SYCAMORE, Ill. — Wrapped in the silence of winter, with their houses and storefronts anchored like tree trunks to the snow-covered prairie that stretches from the edge of town to the gray edge of the sky, the 9,800 citizens of this rural community seem almost unimaginably distant from the budget crisis in Washington.
At the 19th-century baroque courthouse, where golden light from the chandeliers is reflected off dark wood paneling, lawyers drone through matters of minor crime and civil dispute. Down the street at Tommy O's Ice Cream and Coffee shop, local business people banter about local issues.
From one end of State Street to the other, and out past the fanciful Victorian homes that line Somonauk Street, the latest developments in the struggle between President Clinton and congressional Republicans are on no one's lips.
"Day whatever of the government shutdown and, like, who cares?" laughs Dina Snyder, a part-time secretary and mother of two young children, as she mimics the tones of recent installments of the nightly television news.
Beneath the surface, however, people have watched the recent partial shutdown of the federal government with a surprisingly keen eye. And their opinions about the stoppage--and their broader views about what kind of government they want--offer cold comfort to any of the parties involved in the matter.
Deeply conservative in their politics and their personal values, intensely preoccupied with their personal lives and their community, people here have serious quarrels with government--with its red tape, its wastefulness, and its inefficient and sometimes mindless bureaucracy.
But they also want almost all the services now provided by the federal government, and they are dismayed--even embarrassed--by the spectacle of elected officials behaving in ways they themselves never could or would.
In terms of political tactics, the feelings expressed by people here at the end of last week go a long way toward explaining why House Speaker Newt Gingrich (R-Ga.) and the hard-line GOP House freshmen failed in their effort to use the government shutdown as leverage against Clinton.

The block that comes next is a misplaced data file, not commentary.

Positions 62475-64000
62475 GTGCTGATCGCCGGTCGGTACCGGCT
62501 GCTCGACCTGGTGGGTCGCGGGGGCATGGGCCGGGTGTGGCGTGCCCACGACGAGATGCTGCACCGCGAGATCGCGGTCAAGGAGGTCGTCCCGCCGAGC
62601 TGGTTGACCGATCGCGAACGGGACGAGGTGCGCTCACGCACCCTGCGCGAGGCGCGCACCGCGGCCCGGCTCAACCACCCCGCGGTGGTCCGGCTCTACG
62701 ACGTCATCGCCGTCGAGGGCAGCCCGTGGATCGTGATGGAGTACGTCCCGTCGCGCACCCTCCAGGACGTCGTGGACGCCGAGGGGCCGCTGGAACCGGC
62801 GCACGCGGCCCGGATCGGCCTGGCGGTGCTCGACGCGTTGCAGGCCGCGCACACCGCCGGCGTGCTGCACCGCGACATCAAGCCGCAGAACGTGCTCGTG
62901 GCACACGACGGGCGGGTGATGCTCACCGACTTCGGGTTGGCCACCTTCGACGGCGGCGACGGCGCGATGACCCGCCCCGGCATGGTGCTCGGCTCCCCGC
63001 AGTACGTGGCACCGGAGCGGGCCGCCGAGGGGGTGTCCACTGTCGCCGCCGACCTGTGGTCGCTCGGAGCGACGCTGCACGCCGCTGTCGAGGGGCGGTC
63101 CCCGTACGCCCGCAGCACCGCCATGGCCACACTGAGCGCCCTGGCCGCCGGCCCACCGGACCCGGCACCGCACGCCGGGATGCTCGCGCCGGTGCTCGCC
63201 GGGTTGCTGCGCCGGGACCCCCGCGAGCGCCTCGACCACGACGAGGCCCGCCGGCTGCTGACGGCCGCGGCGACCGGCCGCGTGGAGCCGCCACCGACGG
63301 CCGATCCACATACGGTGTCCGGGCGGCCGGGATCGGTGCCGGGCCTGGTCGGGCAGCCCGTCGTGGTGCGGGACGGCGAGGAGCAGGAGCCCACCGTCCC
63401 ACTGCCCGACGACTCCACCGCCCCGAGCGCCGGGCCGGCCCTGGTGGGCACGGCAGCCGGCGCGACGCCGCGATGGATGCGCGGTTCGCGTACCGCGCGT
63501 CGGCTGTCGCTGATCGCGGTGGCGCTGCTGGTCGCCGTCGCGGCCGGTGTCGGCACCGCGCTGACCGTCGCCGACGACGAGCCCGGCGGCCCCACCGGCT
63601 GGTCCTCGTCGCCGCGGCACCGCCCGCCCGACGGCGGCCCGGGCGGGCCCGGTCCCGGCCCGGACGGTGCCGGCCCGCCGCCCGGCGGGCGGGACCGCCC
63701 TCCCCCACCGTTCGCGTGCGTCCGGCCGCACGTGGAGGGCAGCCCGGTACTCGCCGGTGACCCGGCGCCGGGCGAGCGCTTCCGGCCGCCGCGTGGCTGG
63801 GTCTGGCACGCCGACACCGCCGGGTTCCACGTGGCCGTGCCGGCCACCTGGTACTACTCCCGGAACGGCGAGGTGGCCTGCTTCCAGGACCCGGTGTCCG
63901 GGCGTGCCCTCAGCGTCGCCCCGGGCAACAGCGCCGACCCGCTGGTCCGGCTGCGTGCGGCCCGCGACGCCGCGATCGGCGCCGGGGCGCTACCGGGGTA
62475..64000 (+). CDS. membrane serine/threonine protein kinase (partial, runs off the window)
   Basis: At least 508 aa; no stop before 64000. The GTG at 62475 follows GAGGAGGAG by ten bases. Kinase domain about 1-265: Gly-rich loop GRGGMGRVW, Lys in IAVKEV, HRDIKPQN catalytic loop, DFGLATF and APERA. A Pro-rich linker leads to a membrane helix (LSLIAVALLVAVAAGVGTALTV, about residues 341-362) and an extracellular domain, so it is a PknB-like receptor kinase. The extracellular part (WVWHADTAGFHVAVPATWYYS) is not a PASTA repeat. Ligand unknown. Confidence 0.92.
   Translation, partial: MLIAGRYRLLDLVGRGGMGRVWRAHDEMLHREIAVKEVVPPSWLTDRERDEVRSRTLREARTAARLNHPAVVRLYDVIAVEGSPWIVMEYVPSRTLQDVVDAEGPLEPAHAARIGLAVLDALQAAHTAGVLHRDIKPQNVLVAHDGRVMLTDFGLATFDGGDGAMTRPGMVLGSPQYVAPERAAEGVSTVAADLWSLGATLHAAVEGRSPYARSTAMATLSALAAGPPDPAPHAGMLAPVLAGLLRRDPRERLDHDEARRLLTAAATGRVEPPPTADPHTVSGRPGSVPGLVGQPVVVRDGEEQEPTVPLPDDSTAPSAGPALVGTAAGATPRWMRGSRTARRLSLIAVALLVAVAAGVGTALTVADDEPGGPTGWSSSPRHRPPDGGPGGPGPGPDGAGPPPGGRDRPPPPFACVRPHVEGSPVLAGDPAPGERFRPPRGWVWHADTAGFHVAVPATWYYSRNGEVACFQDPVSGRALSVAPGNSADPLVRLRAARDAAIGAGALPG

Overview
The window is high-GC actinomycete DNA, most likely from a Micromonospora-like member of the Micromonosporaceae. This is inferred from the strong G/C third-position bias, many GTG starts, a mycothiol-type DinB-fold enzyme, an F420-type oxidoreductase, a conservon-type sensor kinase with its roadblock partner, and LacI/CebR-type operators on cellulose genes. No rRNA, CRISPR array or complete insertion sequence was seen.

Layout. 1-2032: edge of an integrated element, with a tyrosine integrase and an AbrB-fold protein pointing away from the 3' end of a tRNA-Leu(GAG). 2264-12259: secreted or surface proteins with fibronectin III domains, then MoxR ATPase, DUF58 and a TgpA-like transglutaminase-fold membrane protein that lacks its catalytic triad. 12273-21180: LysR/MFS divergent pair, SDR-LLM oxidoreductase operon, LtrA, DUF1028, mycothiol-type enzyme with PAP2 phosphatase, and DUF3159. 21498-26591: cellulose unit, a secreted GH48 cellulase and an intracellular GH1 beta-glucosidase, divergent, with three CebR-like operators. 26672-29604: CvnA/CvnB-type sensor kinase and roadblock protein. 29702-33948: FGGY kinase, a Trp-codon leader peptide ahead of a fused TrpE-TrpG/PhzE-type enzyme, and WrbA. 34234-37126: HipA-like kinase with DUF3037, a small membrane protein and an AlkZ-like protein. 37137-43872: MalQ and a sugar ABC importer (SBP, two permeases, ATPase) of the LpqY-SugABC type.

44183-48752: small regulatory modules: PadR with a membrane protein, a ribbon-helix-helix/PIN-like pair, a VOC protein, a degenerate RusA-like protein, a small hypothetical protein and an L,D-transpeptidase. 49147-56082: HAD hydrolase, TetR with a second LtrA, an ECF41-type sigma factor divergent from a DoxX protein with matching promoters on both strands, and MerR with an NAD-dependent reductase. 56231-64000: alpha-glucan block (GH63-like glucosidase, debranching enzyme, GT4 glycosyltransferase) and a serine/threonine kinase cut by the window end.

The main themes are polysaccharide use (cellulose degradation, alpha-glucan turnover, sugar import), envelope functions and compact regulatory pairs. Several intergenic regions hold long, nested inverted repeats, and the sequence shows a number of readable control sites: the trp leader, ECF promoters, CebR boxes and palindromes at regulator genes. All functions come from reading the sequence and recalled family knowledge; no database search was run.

This is uncompromisingly Republican territory. Admirers of the president are hard to find. "Clinton's a snake in the grass," Richard Lundquist, a 63-year-old Korean War veteran, said as he waited for a haircut in Bernie's Barbershop.
"He cannot be trusted," said Gerry McLain, owner of the Ben Franklin store and several shops along a main street that is remarkable among small towns for having no vacant buildings.
And there is widespread agreement that the federal budget must be dealt with. "Balancing the budget is important," said Greg Millburg, government affairs director for the De Kalb County Farm Bureau and president of the Sycamore Chamber of Commerce.
Yet as seriously as they take the budget deficit, few in Sycamore seem to be cheering on the Republicans in Congress, especially Gingrich. Instead, most regard everyone involved in the budget debate with almost equal disappointment and disdain.
"It is not seen as taking a stand for principle. They are diminishing what little respect remained for politicians," said Diane Florschuetz in the carefully chosen words of an officer of the National Bank & Trust Co. of Sycamore.
"The shutdown [was] a kind of farce," agreed Bernard McMillan, who has been mayor of Sycamore for the past five years. "Democrats blame Republicans, Republicans blame Democrats."
"It's theatrical. They're all bad card players," McLain said.
To Snyder, whose daughter is 7 years old, it all seems distressingly familiar: "If my daughter acted like that, I'd spank her."
Beneath these feelings is something deeper.
"Embarrassed is a good word," said Ellen Rogers, who supervises the Meals on Wheels program for De Kalb County. Last year, her organization, the Voluntary Action Center, which depends heavily on federal grants and matching funds as well as contributions from local governments and private charities, served 200,000 meals to needy older people. The center also provided 140,000 rides in its fleet of 20 buses to elderly residents for visits to the doctor, the grocery store and other destinations.
"It is extremely frustrating that they can't get their job done," Rogers said. "This county wouldn't tolerate it if we were unable to resolve a problem in our organization. It would not be tolerated in most businesses."
As for the recent suggestion by Sen. Phil Gramm of Texas, a GOP presidential hopeful, that no one would miss the federal government, support here for most federal programs is wide and deep.
National parks. Medicare. Medicaid. The air-traffic control and safety systems. The federal role in cleaning up and protecting waterways such as the nearby Kishwaukee River. Food and transportation programs for the elderly. All these and more have defenders here.